You can see the basic outlines of Newman’s method in the Hopper portrait, but to see how radical Newman’s celebrity portraits are you have to see him in context. Irving Penn and Richard Avedon were contemporaries of Newman’s. They were almost as famous as their subjects and often photographed the same people. The other two are acknowledged masters, but Newman makes their work seem like little boys sketching stick figures in sand. Newman is aware that what he is doing is fundamentally different and has even articulated that in interviews, “The thing is, with Penn or Avedon, they control totally the situation in the studio, and I’m always taking a chance, wherever I go.”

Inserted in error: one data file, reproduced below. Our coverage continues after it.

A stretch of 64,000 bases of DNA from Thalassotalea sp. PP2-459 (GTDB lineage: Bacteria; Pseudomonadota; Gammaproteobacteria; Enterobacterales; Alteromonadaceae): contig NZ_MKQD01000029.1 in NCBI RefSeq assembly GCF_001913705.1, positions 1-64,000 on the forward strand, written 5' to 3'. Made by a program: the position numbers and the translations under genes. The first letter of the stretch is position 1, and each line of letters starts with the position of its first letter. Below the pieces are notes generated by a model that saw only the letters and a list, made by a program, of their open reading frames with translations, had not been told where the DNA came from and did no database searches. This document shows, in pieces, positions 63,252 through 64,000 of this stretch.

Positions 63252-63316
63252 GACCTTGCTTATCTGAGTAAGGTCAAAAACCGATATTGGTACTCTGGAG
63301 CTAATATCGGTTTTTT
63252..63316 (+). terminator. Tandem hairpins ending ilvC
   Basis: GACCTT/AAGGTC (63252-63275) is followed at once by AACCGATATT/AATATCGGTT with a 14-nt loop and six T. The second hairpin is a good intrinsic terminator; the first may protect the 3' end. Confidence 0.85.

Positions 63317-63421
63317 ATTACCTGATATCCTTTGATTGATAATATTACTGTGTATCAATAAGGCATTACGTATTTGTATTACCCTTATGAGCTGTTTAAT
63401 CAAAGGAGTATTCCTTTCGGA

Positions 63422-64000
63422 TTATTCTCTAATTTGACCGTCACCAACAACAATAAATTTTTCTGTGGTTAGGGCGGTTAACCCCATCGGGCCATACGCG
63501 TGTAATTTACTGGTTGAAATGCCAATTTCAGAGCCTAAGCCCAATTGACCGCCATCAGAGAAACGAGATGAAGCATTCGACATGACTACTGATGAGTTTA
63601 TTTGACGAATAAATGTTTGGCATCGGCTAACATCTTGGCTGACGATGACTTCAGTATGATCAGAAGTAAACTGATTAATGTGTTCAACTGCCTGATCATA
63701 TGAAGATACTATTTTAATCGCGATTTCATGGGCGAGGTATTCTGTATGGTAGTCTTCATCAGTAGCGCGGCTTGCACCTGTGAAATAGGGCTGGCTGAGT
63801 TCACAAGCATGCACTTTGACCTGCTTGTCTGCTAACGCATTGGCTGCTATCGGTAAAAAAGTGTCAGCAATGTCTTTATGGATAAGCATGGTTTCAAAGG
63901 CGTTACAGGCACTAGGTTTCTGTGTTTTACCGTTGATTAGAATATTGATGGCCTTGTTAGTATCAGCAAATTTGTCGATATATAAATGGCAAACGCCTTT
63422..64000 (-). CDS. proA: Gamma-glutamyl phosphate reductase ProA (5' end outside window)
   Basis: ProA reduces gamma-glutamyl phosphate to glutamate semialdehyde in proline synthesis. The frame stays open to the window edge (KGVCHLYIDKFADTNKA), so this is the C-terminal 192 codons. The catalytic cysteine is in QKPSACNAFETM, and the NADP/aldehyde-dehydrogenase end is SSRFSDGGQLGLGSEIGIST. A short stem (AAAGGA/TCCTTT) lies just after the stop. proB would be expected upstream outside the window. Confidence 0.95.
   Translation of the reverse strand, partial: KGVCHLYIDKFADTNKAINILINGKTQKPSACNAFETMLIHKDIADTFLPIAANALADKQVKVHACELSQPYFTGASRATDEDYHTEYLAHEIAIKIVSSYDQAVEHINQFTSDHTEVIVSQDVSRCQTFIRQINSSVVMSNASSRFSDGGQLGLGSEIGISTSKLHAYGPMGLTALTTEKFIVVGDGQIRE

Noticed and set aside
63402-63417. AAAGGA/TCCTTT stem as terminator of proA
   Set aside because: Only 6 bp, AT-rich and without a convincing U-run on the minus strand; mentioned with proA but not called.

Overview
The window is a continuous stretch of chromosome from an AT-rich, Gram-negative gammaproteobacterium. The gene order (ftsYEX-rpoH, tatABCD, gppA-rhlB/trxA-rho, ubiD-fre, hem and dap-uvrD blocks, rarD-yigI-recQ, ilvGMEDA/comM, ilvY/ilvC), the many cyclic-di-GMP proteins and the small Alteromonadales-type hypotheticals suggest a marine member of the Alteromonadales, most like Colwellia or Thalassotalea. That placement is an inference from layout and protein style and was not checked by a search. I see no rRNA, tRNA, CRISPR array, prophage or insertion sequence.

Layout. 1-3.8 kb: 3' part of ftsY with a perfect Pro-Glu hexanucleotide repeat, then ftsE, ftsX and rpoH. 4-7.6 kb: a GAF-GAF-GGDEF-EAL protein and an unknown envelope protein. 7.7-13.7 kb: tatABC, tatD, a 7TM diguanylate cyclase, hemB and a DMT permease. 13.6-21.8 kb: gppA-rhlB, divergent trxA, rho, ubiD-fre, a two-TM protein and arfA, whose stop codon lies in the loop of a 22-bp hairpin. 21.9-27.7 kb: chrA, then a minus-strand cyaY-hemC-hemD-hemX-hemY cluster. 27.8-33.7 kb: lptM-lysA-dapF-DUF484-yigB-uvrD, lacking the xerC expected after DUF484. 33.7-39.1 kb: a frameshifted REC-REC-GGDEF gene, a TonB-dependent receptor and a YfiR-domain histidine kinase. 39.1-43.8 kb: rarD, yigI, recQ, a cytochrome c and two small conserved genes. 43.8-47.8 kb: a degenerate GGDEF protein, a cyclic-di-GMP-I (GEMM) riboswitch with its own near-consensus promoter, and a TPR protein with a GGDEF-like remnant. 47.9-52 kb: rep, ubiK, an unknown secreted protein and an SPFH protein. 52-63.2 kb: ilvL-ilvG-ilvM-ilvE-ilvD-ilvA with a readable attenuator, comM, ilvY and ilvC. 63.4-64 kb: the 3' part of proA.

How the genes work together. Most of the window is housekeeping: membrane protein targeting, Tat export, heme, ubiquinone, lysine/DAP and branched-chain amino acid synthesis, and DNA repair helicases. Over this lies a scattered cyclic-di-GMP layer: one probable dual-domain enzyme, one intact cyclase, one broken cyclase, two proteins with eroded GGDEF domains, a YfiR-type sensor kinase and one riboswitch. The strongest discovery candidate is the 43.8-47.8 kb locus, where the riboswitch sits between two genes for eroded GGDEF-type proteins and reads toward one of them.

It is Newman’s commitment to social and artistic context that elevates this decidedly commercial work to the level of art. They all photographed Pablo Picasso and you can see how different Newman’s approach to capturing the artist is. Compared to Penn and Avedon, Newman places Picasso in the corner of the photo, so that this portrait not only shows Picasso’s face, but also puts him in a direct relationship with his art. Surrounding Picasso with sculptures, Newman shoots him cupping his chin on his hand and looking into the camera. Picasso's pose is natural, relaxed but present. Newman also utilizes Picasso's tools and it gives us a sense of his endless and ferocious creativity. By giving equal importance to the environment and the person, Newman gives us a Picasso full of life. It’s as if we caught him in the act of creation itself.